We all know SMSFs are the fastest-growing sector of the super industry and this trend is likely to continue.
While the establishment and growth of SMSFs receive plenty of attention, little importance is paid to the other end of the SMSF life cycle – when an SMSF is no longer appropriate.
There are many instances when clients may need an SMSF exit strategy, so it is important to understand the alternatives available.
Loss of capacity and disability
As clients age, the loss of capacity as a result of dementia or other illnesses is an increasing source of concern for SMSF trustees.
There are currently more than 410,000 Australians living with dementia. By 2025, this number is expected to reach 530,000.
If an SMSF trustee loses mental capacity, they cannot continue in the role of trustee and so are unable to be a member of an SMSF. There are no legal issues with a person who lacks mental capacity being a member of a public offer fund or a small Australian Prudential Regulation Authority fund (SAF). However, there may be practical problems for such a person becoming a member of a public offer fund or a SAF if they do not have an enduring power of attorney. Having an enduring power of attorney for SMSF trustees is essential.
Why do members need an exit strategy?
An exit strategy may be needed if a fund’s investments include assets that cannot be accepted by retail funds, such as property, limited recourse borrowings, private companies or collectables. Many retail funds do not offer the range of listed investments available to an SMSF.
One of the most desirable features of an SMSF is its ability to control the timing of tax events, particularly the disposal of assets that result in a capital gain. If the fund is wound up prematurely, any capital gains will be crystallised and any capital losses cannot be carried forward. This is particularly undesirable if clients have not yet met a condition of release and have thus not been able to commence retirement-phase pensions.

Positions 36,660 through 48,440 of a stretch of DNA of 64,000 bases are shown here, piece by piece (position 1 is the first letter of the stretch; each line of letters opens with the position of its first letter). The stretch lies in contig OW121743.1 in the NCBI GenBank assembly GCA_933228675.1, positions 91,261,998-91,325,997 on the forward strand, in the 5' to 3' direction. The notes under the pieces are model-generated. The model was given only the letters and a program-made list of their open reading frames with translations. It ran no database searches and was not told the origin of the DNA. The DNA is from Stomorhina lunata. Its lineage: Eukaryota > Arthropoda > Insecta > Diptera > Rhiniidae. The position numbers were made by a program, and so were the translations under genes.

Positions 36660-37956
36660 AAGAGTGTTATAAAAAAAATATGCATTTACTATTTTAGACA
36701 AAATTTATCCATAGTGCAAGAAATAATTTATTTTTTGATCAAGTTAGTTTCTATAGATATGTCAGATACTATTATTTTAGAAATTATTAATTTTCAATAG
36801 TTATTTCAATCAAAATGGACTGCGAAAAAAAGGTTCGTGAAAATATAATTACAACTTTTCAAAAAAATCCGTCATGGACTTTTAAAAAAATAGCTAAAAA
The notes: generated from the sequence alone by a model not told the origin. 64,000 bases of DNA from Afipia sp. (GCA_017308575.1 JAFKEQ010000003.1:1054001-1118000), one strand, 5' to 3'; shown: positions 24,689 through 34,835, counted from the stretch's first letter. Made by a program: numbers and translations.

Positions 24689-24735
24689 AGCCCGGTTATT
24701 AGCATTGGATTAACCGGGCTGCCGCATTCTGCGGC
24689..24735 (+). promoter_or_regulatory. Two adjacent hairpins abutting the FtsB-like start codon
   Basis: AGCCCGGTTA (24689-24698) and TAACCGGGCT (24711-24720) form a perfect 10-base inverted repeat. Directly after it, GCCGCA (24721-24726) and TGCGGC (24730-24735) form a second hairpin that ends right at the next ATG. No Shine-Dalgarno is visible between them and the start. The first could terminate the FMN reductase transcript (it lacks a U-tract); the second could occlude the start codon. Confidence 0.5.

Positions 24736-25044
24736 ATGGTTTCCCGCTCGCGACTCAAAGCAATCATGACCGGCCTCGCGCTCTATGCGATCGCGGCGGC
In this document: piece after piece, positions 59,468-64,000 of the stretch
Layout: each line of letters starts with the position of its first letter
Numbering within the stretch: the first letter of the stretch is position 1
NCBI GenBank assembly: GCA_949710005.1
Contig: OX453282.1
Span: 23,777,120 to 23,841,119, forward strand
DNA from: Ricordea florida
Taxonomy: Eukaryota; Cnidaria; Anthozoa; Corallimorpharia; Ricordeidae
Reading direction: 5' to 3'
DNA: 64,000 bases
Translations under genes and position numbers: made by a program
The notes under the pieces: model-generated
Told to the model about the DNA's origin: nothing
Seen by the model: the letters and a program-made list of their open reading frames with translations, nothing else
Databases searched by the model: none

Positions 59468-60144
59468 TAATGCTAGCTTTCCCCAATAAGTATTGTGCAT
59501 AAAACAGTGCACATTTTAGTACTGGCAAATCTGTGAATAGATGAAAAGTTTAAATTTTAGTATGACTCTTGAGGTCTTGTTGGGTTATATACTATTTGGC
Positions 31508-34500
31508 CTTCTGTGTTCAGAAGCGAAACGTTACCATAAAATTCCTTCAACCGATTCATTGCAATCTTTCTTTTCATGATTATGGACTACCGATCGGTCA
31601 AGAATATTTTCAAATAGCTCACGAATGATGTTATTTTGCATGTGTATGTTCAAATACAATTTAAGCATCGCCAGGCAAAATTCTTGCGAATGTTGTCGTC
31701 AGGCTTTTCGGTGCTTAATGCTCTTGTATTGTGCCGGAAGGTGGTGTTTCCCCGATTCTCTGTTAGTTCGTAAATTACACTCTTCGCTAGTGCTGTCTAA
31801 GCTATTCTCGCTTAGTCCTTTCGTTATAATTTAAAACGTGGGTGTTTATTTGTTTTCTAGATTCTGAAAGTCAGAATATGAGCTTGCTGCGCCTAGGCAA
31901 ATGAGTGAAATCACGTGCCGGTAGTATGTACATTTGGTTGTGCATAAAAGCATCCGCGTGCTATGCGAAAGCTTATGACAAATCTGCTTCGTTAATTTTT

If one or more members die or can no longer be a trustee, it is important to consider the attitudes and abilities of the remaining members. Do the surviving members have the desire and/or ability to manage the SMSF in the future?
Exit strategy alternatives
There are three primary exit strategies for an SMSF. The SMSF can roll over to a public offer fund, convert to a SAF or pay benefits to members if they meet a condition of release.
Rolling over to a public offer fund is a capital gains tax (CGT) event. Any gains will be realised and tax will be payable. If capital losses exist, they cannot be carried forward.
Members will also need to consider the range of investment options available in a public offer fund and this may also be a significant issue. If the SMSF has assets that cannot be accepted, how do the members feel about disposing of the assets? If the SMSF has business real property that the SMSF members are running the family business from, its sale may be highly undesirable.
An alternative to a public offer fund is to convert the SMSF to a SAF. A SAF is an SMSF with a professional licensed trustee. The professional trustee company manages the fund for the benefit of the members and is responsible for all compliance, regulatory reporting and administration of the fund.
The conversion from an SMSF to a SAF can avoid the imposition of CGT if clients retire as trustees of the fund and appoint the professional licensed trustee. The fund (the tax-paying entity) continues uninterrupted and does not dispose of any assets; there is simply a change in trustees. There is no change of tax file number or Australian business number.
Nearly all of the legislative concessions that apply to SMSFs are also available in SAFs, including the ability for members to direct trustees in respect of death benefits and investments.
Moving to a SAF may help members who wish to retain particular investments, such as a unique shareholding, real property or collectables, which will generally be allowable as part of a diversified investment portfolio.
If the members have met a condition of release, it is possible to simply pay the member benefits and wind up the SMSF. When winding up an SMSF, it is important to ensure trustees make adequate provision for fund taxes and expenses that may be incurred as a result of the wind-up. In addition, there are a variety of reporting obligations that must be complied with.